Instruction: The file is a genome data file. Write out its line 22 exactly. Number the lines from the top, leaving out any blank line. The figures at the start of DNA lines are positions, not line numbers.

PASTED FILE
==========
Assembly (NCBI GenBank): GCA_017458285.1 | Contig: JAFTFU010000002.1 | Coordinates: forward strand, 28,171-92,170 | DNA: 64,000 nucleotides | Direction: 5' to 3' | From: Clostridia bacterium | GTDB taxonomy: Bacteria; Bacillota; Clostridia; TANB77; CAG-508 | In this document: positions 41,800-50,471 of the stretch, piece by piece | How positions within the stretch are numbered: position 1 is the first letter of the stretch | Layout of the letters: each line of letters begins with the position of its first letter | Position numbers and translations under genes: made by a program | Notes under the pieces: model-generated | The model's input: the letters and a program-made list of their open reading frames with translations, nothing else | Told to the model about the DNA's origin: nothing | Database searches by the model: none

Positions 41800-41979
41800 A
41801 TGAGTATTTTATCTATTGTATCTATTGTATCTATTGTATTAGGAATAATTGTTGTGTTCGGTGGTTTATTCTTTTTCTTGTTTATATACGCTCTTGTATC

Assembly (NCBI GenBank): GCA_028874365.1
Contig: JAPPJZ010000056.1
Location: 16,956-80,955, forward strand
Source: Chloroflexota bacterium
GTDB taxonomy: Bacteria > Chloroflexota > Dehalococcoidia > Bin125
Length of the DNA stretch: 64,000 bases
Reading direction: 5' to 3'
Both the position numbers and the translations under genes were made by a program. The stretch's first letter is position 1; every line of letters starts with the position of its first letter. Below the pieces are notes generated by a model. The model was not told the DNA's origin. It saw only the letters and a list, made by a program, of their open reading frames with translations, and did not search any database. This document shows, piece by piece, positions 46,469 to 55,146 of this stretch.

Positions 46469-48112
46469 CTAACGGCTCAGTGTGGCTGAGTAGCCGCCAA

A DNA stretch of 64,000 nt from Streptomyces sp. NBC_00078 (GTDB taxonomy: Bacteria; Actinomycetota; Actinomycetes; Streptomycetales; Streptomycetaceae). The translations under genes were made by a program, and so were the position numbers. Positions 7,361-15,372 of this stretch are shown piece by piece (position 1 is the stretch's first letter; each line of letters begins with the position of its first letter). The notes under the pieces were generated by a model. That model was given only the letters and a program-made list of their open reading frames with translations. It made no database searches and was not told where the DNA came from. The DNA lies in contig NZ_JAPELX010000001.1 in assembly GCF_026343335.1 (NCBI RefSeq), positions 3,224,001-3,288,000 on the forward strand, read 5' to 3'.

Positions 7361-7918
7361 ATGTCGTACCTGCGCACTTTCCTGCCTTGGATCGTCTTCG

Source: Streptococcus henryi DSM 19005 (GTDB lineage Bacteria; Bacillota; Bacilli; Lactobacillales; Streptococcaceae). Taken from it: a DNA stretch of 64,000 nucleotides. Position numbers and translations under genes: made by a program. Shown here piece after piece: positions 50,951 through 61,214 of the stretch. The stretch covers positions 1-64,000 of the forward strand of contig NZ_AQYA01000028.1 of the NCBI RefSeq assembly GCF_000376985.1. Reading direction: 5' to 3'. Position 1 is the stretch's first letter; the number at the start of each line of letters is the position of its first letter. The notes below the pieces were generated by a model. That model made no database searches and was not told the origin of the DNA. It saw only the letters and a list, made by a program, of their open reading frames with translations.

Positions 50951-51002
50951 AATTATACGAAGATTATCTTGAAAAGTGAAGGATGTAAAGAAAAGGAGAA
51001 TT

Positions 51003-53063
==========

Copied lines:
Positions 51003-53063